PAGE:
By: Justin Dickie
08/16/2013 9:03 AM -
Martin St. Pierre has a way of turning negatives into positives.
He’s heard the same thing from critics over and over through his junior hockey days and early years as a professional: he’s too small. He’ll never make it as a pro.
“I’m not a big guy and there’s a lot of people that said I could never play games in the (National Hockey League), have success in junior or still play to this day,” St. Pierre says. “I love when people try to bring you down. I use that as a motivation and keep going.”
On July 6th, 2013, the 30-year-old signed a one-year, two-way contract with the Montreal Canadiens. The 2013-2014 season marks a decade as a professional.
The 5’9”, 187-pound forward seems to be doing just fine, despite what doubters have to say.
In nine seasons of professional hockey, he’s recorded more than a point per game in 516 regular season American Hockey League games with the Edmonton Road Runners, Norfolk Admirals, Rockford IceHogs, Providence Bruins, Binghamton Senators and Springfield Falcons, skated in 38 NHL games with the Chicago Blackhawks, Boston Bruins and Ottawa Senators and spent a whirlwind season in Europe playing in three different countries with three different teams before winning a league championship in Austria.
Not bad for a guy who many people thought couldn’t hack it. But he’s certainly had to go the extra mile for everything he’s earned.
St. Pierre was a junior star. In four seasons with the Ontario Hockey League’s Guelph Storm, the natural-born playmaker finished top-three in team scoring each year. In his first season (2000-2001), he led the OHL in rookie assists and points. In his overage season (2003-2004), as captain of the Storm, he finished third in the regular season scoring race, led the league in playoff scoring, was named OHL Overage Player of the Year and Playoff MVP and won an OHL championship.
Despite an impressive junior résumé, he wasn’t getting calls from pro teams. The NHL was headed for a lockout in the summer of 2004 and it was proving tough for the undrafted overager to find a spot. St. Pierre weighed his options with his agent and decided to take advantage of his Canadian Hockey League education package. He committed to the Dalhousie University Tigers and moved to Halifax, Nova Scotia.
“Five weeks in, school started, and it was kind of a reality check,” St. Pierre says. “You play hockey every day and now you’re in school sitting in class. It just wasn’t the right timing for me. My head wasn’t there.”
Before St. Pierre had a chance to suit up for the Tigers, he got a call from Road Runners head coach Geoff Ward.
“They needed one centre to fill training camp. Not even for the team, just to fill in for training camp,” St. Pierre says. “So he gave me a call and I said, ‘Yeah, absolutely, if I can have a chance to provide myself.’”
The Ottawa, Ontario native must’ve filled in admirably. At the end of camp, he signed his first pro contract with the Road Runners.
“I still felt I could play pro hockey, so it was an easy decision for me because I still wanted to play hockey and chase my dream,” St. Pierre says. “I had to leave Dalhousie and I lost my school package.”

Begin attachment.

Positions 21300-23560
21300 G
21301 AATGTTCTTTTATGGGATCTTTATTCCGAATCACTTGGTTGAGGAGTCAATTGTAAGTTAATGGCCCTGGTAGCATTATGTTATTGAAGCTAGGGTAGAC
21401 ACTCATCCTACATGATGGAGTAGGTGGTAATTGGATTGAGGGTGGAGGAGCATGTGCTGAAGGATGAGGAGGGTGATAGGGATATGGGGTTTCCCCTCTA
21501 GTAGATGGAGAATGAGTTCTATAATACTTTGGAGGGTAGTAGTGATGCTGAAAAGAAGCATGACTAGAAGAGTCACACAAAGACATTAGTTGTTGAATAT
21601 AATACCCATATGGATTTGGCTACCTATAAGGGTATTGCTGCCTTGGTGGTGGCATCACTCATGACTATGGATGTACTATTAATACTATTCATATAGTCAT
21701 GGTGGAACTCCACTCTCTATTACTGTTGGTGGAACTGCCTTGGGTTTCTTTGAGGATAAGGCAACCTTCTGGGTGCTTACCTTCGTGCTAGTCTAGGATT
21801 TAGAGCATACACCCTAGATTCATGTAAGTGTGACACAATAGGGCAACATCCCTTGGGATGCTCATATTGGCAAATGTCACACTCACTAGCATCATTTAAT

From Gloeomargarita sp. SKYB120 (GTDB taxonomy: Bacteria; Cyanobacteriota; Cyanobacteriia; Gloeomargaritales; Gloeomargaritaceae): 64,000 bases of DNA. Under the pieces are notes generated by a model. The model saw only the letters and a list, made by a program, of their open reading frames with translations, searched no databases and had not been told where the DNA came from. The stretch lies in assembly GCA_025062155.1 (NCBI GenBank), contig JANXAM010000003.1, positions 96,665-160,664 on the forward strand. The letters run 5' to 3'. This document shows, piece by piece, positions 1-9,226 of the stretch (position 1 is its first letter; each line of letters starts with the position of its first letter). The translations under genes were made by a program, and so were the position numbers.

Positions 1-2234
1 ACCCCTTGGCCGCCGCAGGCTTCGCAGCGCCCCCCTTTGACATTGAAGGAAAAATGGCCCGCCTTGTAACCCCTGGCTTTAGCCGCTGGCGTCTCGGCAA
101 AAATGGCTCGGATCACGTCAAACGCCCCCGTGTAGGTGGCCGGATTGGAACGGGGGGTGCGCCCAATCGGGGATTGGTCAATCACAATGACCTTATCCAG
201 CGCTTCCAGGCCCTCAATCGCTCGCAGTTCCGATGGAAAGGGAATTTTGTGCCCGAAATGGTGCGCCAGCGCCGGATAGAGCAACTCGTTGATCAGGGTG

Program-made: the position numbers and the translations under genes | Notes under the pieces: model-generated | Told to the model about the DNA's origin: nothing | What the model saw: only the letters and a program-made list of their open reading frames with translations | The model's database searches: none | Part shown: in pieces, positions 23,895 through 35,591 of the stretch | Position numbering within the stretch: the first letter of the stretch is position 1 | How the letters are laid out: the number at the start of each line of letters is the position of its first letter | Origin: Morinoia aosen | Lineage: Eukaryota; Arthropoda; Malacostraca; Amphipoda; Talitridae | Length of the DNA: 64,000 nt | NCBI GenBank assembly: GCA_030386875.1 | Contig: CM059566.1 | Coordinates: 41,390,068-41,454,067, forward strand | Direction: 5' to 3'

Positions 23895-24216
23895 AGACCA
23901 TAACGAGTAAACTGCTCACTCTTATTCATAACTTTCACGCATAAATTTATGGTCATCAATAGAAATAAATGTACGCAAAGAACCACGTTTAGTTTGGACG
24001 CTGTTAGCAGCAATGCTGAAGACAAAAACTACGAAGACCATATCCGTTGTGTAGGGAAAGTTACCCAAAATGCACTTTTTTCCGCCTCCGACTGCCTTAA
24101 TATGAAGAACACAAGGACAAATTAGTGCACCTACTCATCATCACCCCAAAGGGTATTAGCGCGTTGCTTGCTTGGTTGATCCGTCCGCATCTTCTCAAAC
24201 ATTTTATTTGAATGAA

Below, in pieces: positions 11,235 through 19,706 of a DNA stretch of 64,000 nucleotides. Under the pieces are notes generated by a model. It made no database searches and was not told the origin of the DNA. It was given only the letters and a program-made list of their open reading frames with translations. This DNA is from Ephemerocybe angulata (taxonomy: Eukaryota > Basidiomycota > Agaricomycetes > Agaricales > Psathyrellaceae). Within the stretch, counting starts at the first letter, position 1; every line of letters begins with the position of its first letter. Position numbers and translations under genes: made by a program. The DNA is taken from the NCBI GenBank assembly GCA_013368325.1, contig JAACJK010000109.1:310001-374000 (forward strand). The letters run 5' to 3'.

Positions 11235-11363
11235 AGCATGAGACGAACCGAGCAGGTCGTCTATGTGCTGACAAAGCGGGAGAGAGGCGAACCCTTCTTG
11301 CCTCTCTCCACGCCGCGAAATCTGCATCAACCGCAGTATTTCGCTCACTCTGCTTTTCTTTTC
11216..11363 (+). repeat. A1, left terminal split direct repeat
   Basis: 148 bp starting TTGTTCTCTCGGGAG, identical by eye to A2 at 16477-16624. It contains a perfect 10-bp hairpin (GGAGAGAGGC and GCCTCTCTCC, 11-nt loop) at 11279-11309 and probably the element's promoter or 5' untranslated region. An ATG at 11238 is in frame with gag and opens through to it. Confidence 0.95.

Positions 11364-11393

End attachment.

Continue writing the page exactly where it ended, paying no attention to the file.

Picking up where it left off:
And he’s never looked back.
After a first pro season split between the Road Runners and the ECHL’s Greenville Grrrowl, in the fall of 2005 he signed his first NHL contract with the Blackhawks. He was assigned to their AHL affiliate in Norfolk, where he led the team in scoring with 73 points in 77 games and earned his first NHL call up, playing in two games with Chicago.
The 2006-2007 season was St. Pierre’s best to date. In the AHL, he recorded 99 points in 65 games, played in his first All-Star Game and was named a First-Team All-Star. He also played in 14 games for the Blackhawks, recording four points, including his first NHL goal. He counts that goal as his fondest hockey memory, scoring on Marc-Andre Fleury against the Pittsburgh Penguins.
St. Pierre has continued to dominate the AHL to this day, finishing either first or second on his team in scoring in every season since 2005-2006. His strong performance has earned him several call ups to the NHL over the years, but never a permanent one. He’s still wants to prove he can play at the next level.
But the AHL star also embraces the role of leader. He served as team captain with Rockford last season and wants to take on a similar leadership role with the young Hamilton Bulldogs if things don’t go his way in Montreal.
He says a familiarity with Canadiens and Bulldogs General Manager Marc Bergevin and Assistant General Manager Rick Dudley – both worked with the Blackhawks while St. Pierre was in the organization – was key in signing with Montreal. He also considers signing with the team to be a bit of a dream come true. He grew up as a Habs fan and held season tickets with his father, who is still a die-hard fan.
“When both sides showed interest in trying to get a deal done, we didn’t waste any time,” says St. Pierre about finalizing his contract on the second day of free agency. “It’s not like I’m going in blind. I know what I need to do, but they also know what I can do.”
Heading into his 10th season of pro hockey, St. Pierre could be sour about not finding a permanent home in the NHL, but he doesn’t dwell on the negative. He works every day for the chance to move up and if he ends up in Hamilton, he wants to impart that mentality on the younger guys around him.
“Everybody wants to play in the NHL,” St. Pierre says. “Guys get sent down, guys get hurt, so other guys get called up and you just have to do your own thing, keep focused on yourself and everyday getting better.
“Anything can happen to anybody if they work hard.”
So far, St. Pierre has certainly proven that theory, making the most of every situation he faces.
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